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“Prater Violet” (1946) by Christopher Isherwood

Published by Methuen & Co Ltd

This was my first experience of Christopher Isherwood. Or rather, of his writing. I was well aware of him before now. My close friends had read his work and always talked highly of him. I had seen the movies “Cabaret” (1972) and “A Single Man”(2009) – both of which were based on his novels and both of which I had thoroughly enjoyed. I knew that he was a great friend of the poet W.H. Auden and I knew that Gore Vidal had described him as “The best prose writer in English”. I even took in the occasion when the good Doctor, Matt Smith, played him in the one-off BBC television drama “Christopher and his kind” (2010). All this I knew; I just had never read one word of his work. So it was with some sense of anticipation, and a little trepidation if truth be told, that I started reading “Prater Violet”.

The book revolves around Isherwood’s relationship with the Austrian Jewish film director, Friedrich Bergmann, during their time together in the mid 1930’s. It begins with Isherwood, an aspiring screenwriter, going to meet Bergmann in London to discuss his latest project: a historical romance called “Prater Violet”. Isherwood is cajoled and flattered into knocking the script into shape in collaboration with the brilliant but temperamental Bergmann. However, it becomes clear that his role also involves helping the studio to manage the great director’s moods so they can be channelled creatively into finishing the movie. These ‘moods’ come about inconveniently for the studio as the director’s thoughts turn, understandably and increasingly often, to his endangered family and his endangered homeland as Europe teeters perilously towards the Second World War.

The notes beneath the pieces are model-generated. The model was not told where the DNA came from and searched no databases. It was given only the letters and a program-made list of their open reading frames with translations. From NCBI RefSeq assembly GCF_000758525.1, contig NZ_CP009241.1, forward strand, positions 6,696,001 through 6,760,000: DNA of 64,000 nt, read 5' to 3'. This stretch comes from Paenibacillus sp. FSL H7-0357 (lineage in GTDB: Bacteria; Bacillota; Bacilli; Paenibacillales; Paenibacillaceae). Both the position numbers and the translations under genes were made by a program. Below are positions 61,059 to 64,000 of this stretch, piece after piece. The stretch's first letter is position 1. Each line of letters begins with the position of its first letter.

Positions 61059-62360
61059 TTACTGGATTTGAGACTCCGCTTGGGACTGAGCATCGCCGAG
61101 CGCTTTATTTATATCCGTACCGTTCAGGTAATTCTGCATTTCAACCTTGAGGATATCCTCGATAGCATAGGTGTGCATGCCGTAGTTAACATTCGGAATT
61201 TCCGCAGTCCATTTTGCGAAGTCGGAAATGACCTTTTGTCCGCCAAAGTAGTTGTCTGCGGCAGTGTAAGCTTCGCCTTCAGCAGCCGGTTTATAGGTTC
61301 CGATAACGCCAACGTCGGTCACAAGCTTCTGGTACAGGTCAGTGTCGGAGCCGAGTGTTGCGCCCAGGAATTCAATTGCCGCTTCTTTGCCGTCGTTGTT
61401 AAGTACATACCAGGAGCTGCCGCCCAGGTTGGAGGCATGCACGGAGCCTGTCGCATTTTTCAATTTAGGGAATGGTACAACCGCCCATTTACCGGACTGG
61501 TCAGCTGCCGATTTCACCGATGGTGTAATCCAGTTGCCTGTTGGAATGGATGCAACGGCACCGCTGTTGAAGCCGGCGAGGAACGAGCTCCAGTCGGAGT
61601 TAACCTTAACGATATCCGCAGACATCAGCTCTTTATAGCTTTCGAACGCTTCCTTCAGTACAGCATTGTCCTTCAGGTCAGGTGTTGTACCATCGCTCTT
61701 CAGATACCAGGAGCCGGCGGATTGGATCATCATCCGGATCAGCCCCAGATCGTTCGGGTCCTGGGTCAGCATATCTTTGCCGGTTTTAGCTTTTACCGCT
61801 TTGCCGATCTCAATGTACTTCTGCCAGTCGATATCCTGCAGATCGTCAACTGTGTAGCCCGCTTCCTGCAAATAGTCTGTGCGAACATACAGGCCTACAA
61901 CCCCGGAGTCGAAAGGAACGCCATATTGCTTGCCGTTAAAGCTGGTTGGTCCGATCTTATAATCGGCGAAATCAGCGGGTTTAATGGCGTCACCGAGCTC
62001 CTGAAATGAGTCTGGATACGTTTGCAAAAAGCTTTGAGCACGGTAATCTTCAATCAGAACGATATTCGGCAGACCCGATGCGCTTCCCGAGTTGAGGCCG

The novel, though perfectly plausible as a piece of non-fiction/autobiography given what we know about Isherwood’s life as a novelist and Hollywood screenwriter, is actually a fictionalised first-person account which was written looking back at the 1933-34 period from the hindsight of 1945. This is not a criticism but it does explain Isherwood’s standpoint and reasons for writing the novel. In Jonathan Fryer’s biography of Isherwood, imaginatively titled “Isherwood: A Biography” (1977), he asserts that “Prater Violet” came out of Isherwood’s experience working as a screenwriter on the movie “Little Friend” (1934) for British Gaumont. “Little Friend” was directed by Berthold Viertel, whom we can assume may have been the inspiration for Friedrich Bergmann in this novel.

In terms of the quality of the prose, Isherwood is invariably deft of touch. The attention to detail in his descriptions of the chaos and jolly bonhomie in the production of this fatuous movie are extremely evocative. “It must have been exactly like that” you think to yourself. Isherwood, though perhaps an unreliable narrator, is great company to observe the entire goings on as he humorously makes comment throughout the 103 page entirety of the novel. Indeed, the novel is short and it is slight. Very little happens of consequence. Isherwood himself does very little as our central character, he merely observes. He does not act. There is no action.

This then is why he is an unreliable narrator. The apathetic Isherwood is a character, a fiction as much as Bergmann. All the while, the Isherwood character is describing frothy scenes of sound engineers joshing with over-officious producers, he feeds his writer’s fury (the fury and frustration born of the hindsight of 1945) to Bergmann through his dialogue. As the “crazy”, “temperamental” director rants and raves on set about his worries about Hitler’s influence spreading like a pestilence, his worries for the welfare of all Europe and the international community’s inaction, it sinks in that Isherwood the writer has seen it and felt it too. The storm clouds of Nazi Germany gather and rumble loudly throughout this novel. They are ever present and yet no one is listening. Or perhaps they are choosing not to hear.